The Goddard Rover Prototype 1 is a core technology concept test to confirm Raspberry Pi 3A+ computers can be reliably used to create a functional remote controlled device. It proved to be a reliable platform to drive two 6V motors in a camera gimbal, two 6V motors in the wheel chassis, and two fans to cool the CPU and rig electronics. The operating system is Arch Linux ARM on all devices, communication is over standard Wi-Fi 2.4GHz transmissions (typical in homes and businesses), and have fail-safe recovery abilities should there be field interference.
The streaming video is available on Wi-Fi using a fixed IP address that can be easily recorded on a local Wi-Fi receiving device such as a mobile phone, tablet, or other portable device, as well as LAN surveillance capturing systems. The Remote Control has a one minute record button that can be stopped if capture needed is shorter than a minute. Two other buttons allow a snapshot picture of the Rover camera video image or a snapshot capture of the Remote Control screen.Rover Specifications:
- Speed:.5 Miles Per Hour,.8 Kilometers Per Hour, smooth surfaces
- Average Battery Charge Life: 50 minutes, constant running.
- Remote Control Range Distance: Over 150 feet.
- Due to weight distribution factors, level surfaces are a limitation because the Rover can easily tip over mole and ant hills.
The Remote Control is a mobile touchscreen tablet with a graphical user interface created using Kivy graphical software components. The design for this user interface was to provide a test vehicle for this initial prototype. Other designs have been suggested that are much more mature but for this release, this provided the necessary functionality for concept testing for future designs.
The Remote Control screen shows the streaming video from the Rover with buttons surrounding the video image. The Rover navigation controls by default are on the right side, as illustrated in this screen capture below, but can be switched to the opposite side for left handed users. The top left shows the Rover (R) and Remote Control (RC) battery capacity levels, the Wi-Fi signal strength, and the Rover's connection status icons. At the bottom left side are the camera capture buttons to Record a 1 minute or less video capture, a Video Camera Snapshop, and a Remote Control screen capture button.Camera Gimbal Remote Controls
The Camera Gimbal sits on top of the Rover covered with a protective glass dome. It is a 3D printed parts kit assembled based on the instructions provided by hollerer, see references below. The Gimbal head mount holds the Arducam OV5647 5Megapixel camera to position the camera using pan and tilt controls. Inside the Gimbal housing, there are two DC Stepper Motors that are controlled by individual motor boards to make the pan/tilt movements using the 12V battery power.
On the Remote Control user interface, two programmed buttons turn the camera to predetermined Left and Right 90 degrees from the Camera Front position. Camera Front is calibrated using the left and right arrows to position the camera pointing forward on the Rover, then pressing the Calibrate Camera button.Communications Module
To facilitate the Wi-Fi communications in fields away from all neighborhood signals, the Goddard Rover Communications Module provides the access point for both the Rover and the Remote Control. In addition, this module also includes a Global Positioning System (GPS) board at the end of the wire extension to set the date/time for all devices during startup. This same module will be used in the next prototype to track the Rover as it roams from one location to another.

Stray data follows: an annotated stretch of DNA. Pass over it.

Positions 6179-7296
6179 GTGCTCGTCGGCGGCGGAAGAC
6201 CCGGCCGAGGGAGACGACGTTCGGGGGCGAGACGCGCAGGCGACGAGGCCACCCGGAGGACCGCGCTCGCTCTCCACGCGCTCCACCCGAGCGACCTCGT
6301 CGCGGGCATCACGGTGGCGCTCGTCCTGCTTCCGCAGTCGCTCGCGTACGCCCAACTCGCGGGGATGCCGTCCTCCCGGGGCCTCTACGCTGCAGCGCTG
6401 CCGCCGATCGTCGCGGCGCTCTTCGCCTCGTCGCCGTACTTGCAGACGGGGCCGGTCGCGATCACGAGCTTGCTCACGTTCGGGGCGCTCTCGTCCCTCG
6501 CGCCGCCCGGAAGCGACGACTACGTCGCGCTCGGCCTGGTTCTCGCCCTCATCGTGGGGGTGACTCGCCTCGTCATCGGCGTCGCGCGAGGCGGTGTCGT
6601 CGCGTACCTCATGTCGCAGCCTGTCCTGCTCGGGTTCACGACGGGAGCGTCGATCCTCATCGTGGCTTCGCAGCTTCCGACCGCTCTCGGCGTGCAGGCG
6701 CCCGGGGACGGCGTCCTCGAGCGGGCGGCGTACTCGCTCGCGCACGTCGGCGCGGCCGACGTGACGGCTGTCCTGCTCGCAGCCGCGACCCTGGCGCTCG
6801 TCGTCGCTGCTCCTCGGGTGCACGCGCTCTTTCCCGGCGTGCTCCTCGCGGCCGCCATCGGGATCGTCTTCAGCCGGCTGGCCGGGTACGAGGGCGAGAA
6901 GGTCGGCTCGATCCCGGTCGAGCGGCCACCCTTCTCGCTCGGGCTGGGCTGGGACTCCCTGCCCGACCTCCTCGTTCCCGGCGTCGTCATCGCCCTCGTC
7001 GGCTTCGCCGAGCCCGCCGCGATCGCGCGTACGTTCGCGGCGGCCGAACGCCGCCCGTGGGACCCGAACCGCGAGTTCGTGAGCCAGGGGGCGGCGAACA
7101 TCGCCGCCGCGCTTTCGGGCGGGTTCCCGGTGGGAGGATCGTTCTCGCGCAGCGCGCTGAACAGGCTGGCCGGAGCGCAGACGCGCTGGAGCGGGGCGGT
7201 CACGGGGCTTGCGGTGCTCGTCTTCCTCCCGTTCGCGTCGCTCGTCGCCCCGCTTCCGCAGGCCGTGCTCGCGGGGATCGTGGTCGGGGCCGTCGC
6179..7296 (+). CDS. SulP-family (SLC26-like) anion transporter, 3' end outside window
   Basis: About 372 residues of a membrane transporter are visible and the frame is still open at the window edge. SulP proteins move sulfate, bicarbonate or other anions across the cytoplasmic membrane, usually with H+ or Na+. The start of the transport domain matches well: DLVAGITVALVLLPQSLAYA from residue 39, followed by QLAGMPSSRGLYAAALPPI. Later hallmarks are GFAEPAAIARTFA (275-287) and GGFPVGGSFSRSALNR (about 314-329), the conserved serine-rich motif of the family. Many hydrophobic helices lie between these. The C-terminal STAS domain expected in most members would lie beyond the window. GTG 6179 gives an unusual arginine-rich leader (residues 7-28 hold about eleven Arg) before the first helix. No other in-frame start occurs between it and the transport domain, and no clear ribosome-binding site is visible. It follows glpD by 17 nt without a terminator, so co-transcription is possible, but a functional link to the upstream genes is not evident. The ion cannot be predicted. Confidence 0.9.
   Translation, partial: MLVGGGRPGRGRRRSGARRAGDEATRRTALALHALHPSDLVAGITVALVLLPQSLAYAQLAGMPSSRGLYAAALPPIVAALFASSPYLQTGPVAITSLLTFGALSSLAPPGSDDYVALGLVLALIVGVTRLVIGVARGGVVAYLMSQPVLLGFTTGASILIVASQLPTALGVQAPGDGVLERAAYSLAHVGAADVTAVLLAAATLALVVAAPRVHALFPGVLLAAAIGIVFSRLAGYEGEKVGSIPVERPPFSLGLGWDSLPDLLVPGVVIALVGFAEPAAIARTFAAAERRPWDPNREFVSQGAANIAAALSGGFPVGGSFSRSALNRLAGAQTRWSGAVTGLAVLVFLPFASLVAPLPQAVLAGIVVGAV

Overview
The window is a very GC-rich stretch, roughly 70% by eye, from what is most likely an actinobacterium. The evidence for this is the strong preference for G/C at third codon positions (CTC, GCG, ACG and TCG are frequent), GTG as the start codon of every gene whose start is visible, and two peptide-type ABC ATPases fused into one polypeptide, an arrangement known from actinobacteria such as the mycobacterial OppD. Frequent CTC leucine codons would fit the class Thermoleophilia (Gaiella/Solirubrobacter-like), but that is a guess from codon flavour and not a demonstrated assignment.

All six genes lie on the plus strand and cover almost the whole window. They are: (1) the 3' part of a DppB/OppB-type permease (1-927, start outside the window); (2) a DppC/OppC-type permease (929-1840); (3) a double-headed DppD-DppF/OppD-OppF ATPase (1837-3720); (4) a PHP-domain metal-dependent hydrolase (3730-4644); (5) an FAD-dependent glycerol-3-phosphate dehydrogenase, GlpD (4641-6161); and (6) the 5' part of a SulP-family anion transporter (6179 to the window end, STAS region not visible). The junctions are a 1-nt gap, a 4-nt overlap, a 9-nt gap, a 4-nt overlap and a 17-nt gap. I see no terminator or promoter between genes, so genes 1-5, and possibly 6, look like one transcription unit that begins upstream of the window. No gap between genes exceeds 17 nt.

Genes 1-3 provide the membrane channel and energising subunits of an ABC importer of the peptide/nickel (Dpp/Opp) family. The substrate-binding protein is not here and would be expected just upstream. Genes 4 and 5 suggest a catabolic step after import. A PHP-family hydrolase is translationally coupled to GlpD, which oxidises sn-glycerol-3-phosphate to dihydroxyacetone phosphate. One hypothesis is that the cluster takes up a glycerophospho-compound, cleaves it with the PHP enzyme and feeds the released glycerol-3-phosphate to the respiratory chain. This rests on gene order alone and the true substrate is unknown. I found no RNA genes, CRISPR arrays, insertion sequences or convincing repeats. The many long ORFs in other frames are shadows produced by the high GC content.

In order to reconfigure both ends of the Rover Rig (camera top and electronics bottom), this design includes the ability to disconnect a few cables (fan and motors) to remove the core components from the chassis. As shown in the picture below, the Rover wheel chassis can sit next to the core electronic components.
Left in this picture is the wheel chassis with fan housing over the 12V battery shelf. To the right is the core electronic components that drive the wheels, pan and tilt the camera gimbal, and provides CPU its 5V power and the Motor board its 12V power, all from two batteries.
To develop and test the core electronic components and gimbal code, the rig can be set in its development docking station, as illustrated below. Based on the cylindrical design, the rig can be inserted either side up. This capability is essential for configuring and/or positioning each board in the stack and to route wires.
Camera/Gimbal side up allows changes to these components so that the internal gears and cable routes are in proper order.
Core Electronics side up allows location changes to each of the board, wiring, and spacing. This configuration also allows full device operation for tests, however without wheels and fans that are not connected. The Gimbal can be attached to the 12V battery for testing purposes.Core Electronics Components
The basic requirements for this prototype were as follows:
- Reliable CPUs, Power, Wi-Fi Communications, and Operating Systems for mobile Raspberry Pi Computers.
- All software is written in Python language to run all of the hardware components and use sockets to communicate between the Rover and the Remote Control.
- Basic system management with features such as cooling fans and power down safely before power outage.
- Ability to stack off-the-shelf (online purchased) boards with some level of support.
To accomplish these requirements, the first successful field tests, outside Wi-Fi neighborhoods, were configured as illustrated in the pictures below.